Lately I’ve been reading The Business of Being a Writer by Jane Friedman. If you’ve never heard of Jane Friedman, I’d definitely suggest looking her up, particularly if you want to make writing a career. She’s got some great advice and information for the business side of things.
Anyway, one of the things she talks about early in the book is the idea that part of success is luck. Well, yeah, we already talked about that back in March.
But more than that, she cited a study from the University of Hertfordshire (look up Richard Wiseman and The Luck Factor) that looked at people’s perceptions of their own luck. Basically, what it came down to was that if a person considered themselves unlucky, they were more apt to miss opportunities or to skip trying for certain opportunities whereas someone who viewed themselves as lucky stayed more open and were more likely to see opportunities as they arose.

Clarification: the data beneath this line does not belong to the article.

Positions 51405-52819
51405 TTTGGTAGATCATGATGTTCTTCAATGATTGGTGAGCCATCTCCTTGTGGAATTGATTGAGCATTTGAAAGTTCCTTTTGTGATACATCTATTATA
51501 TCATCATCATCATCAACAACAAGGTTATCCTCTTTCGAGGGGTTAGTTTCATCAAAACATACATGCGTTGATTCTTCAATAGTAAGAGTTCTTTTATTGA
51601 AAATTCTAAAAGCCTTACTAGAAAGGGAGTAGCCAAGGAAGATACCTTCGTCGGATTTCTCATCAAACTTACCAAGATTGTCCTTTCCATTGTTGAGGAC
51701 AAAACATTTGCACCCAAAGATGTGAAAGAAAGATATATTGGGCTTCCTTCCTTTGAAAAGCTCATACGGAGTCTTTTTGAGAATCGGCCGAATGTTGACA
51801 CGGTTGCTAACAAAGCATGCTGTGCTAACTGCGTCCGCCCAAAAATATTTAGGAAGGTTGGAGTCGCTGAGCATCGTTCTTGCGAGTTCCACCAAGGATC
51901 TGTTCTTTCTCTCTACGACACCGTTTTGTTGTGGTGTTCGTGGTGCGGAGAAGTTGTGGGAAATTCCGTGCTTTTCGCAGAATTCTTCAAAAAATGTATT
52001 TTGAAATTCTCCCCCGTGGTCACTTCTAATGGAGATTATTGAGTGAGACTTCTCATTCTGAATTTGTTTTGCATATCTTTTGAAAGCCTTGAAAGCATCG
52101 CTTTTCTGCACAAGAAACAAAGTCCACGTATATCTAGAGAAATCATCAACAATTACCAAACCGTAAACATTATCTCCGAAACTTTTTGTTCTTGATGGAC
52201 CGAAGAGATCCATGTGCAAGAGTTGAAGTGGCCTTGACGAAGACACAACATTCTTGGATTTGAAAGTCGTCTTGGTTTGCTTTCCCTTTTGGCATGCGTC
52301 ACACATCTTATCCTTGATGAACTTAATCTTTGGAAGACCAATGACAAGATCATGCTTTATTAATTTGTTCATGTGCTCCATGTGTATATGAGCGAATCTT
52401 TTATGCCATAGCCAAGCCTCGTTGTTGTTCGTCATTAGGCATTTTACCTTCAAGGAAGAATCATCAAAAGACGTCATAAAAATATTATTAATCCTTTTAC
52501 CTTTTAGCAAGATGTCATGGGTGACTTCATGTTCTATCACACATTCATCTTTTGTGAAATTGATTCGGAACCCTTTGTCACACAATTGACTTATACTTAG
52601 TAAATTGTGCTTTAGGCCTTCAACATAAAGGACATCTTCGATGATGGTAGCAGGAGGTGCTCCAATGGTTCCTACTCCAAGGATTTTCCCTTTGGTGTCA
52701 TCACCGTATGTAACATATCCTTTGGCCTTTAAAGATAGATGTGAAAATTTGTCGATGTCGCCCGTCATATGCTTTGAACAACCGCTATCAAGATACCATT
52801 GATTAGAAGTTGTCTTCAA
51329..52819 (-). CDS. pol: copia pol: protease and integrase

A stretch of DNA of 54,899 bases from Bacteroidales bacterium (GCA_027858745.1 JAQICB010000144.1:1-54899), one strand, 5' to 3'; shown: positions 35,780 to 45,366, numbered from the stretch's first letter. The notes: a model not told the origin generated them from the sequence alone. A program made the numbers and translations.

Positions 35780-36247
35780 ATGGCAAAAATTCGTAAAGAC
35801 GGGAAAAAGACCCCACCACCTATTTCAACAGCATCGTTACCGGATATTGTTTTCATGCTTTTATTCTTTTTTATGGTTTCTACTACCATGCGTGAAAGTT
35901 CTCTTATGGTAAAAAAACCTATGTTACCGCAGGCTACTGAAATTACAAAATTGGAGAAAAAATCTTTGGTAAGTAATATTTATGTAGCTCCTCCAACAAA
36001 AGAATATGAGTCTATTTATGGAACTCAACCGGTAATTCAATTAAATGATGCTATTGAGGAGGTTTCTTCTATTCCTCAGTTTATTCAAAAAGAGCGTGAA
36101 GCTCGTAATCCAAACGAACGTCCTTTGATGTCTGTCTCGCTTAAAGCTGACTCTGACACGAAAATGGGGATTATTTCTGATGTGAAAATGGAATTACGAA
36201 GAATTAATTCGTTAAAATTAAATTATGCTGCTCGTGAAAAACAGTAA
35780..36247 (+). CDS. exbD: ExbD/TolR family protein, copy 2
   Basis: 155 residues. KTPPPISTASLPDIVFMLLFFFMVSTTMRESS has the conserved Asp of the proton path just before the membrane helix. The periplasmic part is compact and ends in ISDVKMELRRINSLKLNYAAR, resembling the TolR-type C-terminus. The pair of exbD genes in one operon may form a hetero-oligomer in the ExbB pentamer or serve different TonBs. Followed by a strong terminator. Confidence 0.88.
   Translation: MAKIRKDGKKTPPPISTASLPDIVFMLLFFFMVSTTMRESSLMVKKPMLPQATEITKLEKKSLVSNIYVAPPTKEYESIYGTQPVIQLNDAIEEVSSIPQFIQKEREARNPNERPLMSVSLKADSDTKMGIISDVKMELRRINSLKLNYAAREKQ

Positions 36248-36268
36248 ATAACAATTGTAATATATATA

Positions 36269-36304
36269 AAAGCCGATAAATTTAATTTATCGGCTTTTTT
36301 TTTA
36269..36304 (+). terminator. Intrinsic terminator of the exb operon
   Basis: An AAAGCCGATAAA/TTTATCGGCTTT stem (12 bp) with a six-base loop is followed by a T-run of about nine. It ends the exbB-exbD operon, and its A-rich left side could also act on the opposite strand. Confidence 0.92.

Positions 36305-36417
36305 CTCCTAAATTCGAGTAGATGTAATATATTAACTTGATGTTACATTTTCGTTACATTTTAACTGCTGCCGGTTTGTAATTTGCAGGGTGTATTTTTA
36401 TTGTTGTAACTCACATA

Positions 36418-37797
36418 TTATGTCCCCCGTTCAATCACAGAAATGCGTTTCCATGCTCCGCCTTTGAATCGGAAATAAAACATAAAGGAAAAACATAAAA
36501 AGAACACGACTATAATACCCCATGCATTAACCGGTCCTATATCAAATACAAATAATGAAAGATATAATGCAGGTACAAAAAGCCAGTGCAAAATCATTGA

It was all about mindset.
And isn’t that so true? How many times have you skipped applying for something or submitting something because you were convinced you wouldn’t get it? I know I’ve given up on my share of opportunities for that reason.
But we can make our own luck. We see it time and again, how our mindset about our chances of success can be predictive. If you really want it to happen, if you expect it to happen, you’ll see more of the opportunities and take more chances to make it happen… and that can increase your chance for success.
Now, of course I’m not saying that positive thinking will make you a bestselling author.
No, what I’m saying is that we need to evaluate ourselves. How is our outlook on our career affecting us? Does it affect our mental health? Is it limiting us?
Or is it helping us to expand our horizons, take chances, and really put ourselves out there?
If your answer is that you are limiting yourself, that’s okay. I limit myself, too. But let’s use this as a springboard to recognize those times when we’re cutting ourselves off at the knees. Let’s use it to encourage ourselves to move forward and take a few risks. And let’s find the people who will let us know when we’re selling ourselves short.
One step at a time, let’s change our outlook on our careers. Let’s make our own luck.
And let’s keep writing.